Monday, July 7, 2014

Letters to My Daughter: Four

Dear sweet Alexa,

Today is a special day. Four years ago today, you entered this world. You arrived four weeks early, so small, and already cautious. You were born face forward, watching where you were going, and once you could see the world awaiting you, you paused for a while to scope it out. From the day we brought you home, you wanted to be held securely at all times. If you fell asleep in our arms and we tried to put you down, you woke up crying. Eventually your father and I clued in to the fact that the best place for you to sleep was nestled securely between us, where you felt safe and loved.

Security—safety—seems to be more important to you than it is to many other children. You’re cautious. You watch other children and get to know them through their interactions with others long before you decide to reveal your own personality to them. You don’t like to get too far from Mama and Daddy; especially in unfamiliar situations, you prefer to stay close to us. Sometimes I worry that your need to feel secure is so strong that it prevents you from enjoying life, from taking those risks that make life fun and exciting.

But over the last year, you’ve grown. You’ve developed a fondness for exploring: first in the safety of our basement, and then in a local park, where you surprised me with your willingness to wander far from me. You’ve made a couple of friends and seem to realize that people other than Mama and Daddy can be trustworthy, too.

Every day, you look more like a little girl and less like the baby we welcomed four years ago. Every day, you speak more clearly, with longer and more complex sentences, so that we rarely have to interpret your words for others anymore. Every day, you seem to understand more and more about the world around you.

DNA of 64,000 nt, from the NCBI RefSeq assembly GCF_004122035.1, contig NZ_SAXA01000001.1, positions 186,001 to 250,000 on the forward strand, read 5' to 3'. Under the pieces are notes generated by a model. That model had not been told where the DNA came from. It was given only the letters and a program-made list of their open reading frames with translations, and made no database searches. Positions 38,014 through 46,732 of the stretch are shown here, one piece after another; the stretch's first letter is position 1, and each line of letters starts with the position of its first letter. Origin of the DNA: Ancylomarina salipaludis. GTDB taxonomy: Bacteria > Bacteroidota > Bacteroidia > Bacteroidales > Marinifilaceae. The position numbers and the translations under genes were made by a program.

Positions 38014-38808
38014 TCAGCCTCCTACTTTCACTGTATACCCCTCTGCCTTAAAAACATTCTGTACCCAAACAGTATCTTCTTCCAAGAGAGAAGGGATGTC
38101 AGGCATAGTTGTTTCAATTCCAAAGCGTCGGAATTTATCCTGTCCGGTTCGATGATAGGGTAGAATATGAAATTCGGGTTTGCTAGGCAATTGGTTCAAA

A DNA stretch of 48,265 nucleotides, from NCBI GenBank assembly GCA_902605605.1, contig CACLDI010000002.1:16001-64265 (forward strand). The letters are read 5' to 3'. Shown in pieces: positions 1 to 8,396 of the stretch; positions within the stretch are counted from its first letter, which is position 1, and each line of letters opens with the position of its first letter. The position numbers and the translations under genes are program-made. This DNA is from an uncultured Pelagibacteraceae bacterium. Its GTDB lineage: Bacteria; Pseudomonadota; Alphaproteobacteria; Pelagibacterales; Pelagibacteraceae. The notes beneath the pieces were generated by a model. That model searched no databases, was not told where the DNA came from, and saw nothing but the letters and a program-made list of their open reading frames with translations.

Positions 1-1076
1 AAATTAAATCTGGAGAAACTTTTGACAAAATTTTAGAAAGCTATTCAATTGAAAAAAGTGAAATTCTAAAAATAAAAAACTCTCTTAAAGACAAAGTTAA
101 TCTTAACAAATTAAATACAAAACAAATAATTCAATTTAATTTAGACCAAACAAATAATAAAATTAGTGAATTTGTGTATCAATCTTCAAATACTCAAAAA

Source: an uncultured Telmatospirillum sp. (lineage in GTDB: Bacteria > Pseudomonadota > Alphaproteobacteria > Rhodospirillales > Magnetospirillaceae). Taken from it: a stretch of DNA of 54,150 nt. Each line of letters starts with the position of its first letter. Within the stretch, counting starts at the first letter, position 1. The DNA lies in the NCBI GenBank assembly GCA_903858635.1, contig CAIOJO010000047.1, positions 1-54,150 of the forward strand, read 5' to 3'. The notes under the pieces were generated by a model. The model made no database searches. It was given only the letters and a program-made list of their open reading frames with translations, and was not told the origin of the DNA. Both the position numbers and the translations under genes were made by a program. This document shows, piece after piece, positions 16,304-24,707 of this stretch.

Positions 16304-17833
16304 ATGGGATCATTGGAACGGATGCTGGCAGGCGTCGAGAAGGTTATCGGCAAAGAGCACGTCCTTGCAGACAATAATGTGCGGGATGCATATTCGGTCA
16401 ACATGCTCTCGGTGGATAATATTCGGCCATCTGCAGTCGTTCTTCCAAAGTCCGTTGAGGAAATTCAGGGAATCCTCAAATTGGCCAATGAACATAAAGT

And your personality is growing in leaps and bounds. You’ve shown a generous spirit—you were so upset when I carelessly mentioned that some children didn’t have toys; you cried and immediately started picking out toys to give to this toyless child whom you’d never met because “a child should have a hundred toys,” as you tearfully proclaimed. Your desire to help is powerful, as is your delight when you’re able to do so.  Your curiosity about the world is matched only by the strength of your developing will … a will that I pray that you and I together will learn to control and to guide into constructive purposes.

I will not pretend that it always is easy to parent you, Alexa. That strong will of yours can make it challenging. But I would have it no other way. The same determination and resolve—dare I say stubbornness?—that gets you sent into time out so frequently now will help you to stand firm later, when you’re standing up for what’s right.

I see glimpses of your future in your current struggles and in your current triumphs. It’s a good future. You are growing into your name, Alexa Ruth, Defender Friend. You are strong willed enough, and growing brave enough, to stand up for what is right. You are sensitive and generous, and when you decide to let people in, to let people see you and know you, you will be a good friend.

You’re still growing, still developing. You’re still a little girl—and I love the little girl that you are—but you are growing into a big girl, and I love the glimpses of that big girl, too. I am so grateful to God for having given me these last four years with you. I am so excited to see what happens in you, how you grow and develop, who you become, in these coming years.

Happy birthday, my sweet Lexa. Your daddy and I love you.


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